UO physicist receives a five-year DOE early career award

Illustration depicts a simulation of the Higgs boson

Laura Jeanty’s search for new particles that may shed light on dark matter and explain why the Higgs Boson has the mass it does has landed the UO physicist five years of financial support from the U.S. Department of Energy’s Early Career Research Program.

Laura JeantyJeanty, an assistant professor of the Oregon Center for High Energy Physics, was one of 73 U.S. scientists chosen for an early career award, which provides $150,000 a year. She is part of the UO’s team that works on the ATLAS experiment at the Large Hadron Collider at CERN, in Geneva, Switzerland.

“I am honored to receive this award,” said Jeanty, who joined the UO in September 2018 after postdoctoral work at the Lawrence Berkeley National Lab. “It is a tremendous opportunity that will allow me and my group to pursue one of the most promising avenues where new discoveries might await in particle physics.”

Jeanty is seeking fundamental particles produced by high-energy proton collisions at CERN. Predicted by a theory called supersymmetry, she said, “these particles could clarify the enigma of dark matter, could explain the mass scale of the Higgs boson and might be essential to help unify the theories of the fundamental forces.”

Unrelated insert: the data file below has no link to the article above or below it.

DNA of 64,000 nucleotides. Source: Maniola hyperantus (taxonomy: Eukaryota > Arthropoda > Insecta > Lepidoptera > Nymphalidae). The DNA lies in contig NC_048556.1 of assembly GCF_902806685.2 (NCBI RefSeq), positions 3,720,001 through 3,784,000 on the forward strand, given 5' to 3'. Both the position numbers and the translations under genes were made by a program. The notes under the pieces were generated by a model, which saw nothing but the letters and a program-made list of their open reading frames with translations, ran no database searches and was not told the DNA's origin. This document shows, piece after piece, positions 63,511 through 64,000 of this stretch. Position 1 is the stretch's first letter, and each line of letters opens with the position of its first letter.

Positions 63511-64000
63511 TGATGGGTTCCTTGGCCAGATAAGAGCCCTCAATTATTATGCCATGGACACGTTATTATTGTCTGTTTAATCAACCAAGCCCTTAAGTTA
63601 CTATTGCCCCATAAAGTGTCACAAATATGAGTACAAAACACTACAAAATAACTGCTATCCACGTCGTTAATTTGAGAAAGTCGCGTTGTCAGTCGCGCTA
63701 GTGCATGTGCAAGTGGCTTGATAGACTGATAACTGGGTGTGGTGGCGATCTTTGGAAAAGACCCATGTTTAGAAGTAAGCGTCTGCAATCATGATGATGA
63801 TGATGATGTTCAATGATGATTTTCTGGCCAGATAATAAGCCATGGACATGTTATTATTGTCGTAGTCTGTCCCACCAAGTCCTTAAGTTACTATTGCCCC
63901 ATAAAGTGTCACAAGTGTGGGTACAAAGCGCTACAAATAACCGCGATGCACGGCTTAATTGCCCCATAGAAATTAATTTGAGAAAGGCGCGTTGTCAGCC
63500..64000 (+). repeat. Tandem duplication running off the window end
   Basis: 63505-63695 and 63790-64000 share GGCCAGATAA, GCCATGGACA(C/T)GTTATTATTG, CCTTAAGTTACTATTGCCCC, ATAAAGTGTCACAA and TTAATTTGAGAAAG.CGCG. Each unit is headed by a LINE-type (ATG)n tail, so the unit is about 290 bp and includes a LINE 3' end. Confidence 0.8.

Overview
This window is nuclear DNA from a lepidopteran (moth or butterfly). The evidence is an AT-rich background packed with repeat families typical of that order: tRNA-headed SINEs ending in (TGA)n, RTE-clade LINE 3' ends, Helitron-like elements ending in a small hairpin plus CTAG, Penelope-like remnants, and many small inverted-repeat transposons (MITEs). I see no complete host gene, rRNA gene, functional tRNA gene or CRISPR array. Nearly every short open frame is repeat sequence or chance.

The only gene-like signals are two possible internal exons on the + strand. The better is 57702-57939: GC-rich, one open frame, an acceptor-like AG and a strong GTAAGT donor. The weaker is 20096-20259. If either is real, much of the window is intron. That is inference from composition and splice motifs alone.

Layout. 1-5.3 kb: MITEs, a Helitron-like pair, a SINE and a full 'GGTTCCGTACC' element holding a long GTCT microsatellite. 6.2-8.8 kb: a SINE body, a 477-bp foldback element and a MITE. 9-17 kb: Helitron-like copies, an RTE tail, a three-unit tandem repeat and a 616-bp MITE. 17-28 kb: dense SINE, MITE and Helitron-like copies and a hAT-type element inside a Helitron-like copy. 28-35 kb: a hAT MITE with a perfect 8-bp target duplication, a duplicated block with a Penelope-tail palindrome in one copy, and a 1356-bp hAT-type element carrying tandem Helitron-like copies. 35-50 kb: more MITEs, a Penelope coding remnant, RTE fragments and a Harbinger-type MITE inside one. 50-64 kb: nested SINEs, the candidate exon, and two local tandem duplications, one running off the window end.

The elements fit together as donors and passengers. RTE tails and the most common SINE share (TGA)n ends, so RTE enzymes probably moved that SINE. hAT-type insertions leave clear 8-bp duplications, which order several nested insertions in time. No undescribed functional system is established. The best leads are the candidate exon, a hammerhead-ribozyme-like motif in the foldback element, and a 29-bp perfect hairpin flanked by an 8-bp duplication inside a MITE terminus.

In October, Jeanty will become co-leader of the ATLAS team that is searching for supersymmetry. The UO’s research group is looking for signatures of such particles that might travel through the ATLAS detector for some distance before decaying.

Winners of the DOE’s early career award are tenure-track assistant or associate professors at a U.S. academic institution or a full-time employee at a DOE laboratory who have received doctoral degrees in the past 10 years. They also must be part of one of the DOE’s six major program offices, and selections are made through outside peer review of each applicant. Jeanty's award came from the DOE's Office of High Energy Physics.

“Supporting our nation’s most talented and creative researchers in their early career years is crucial to building America’s scientific workforce and sustaining America’s culture of innovation,” said DOE Secretary Rick Perry. “We congratulate these young researchers on their significant accomplishments to date and look forward to their achievements in the years ahead.”

Jeanty, a native of Massachusetts, studied physics and geology at Yale University and earned a doctoral degree in 2013 from Harvard University. She began working at CERN after completing her bachelor’s work and continued research with the ATLAS experiment through her postdoctoral work.

“The strong and supportive ATLAS group at the UO was definitely one of the main things that led me to my position at the UO,” she said.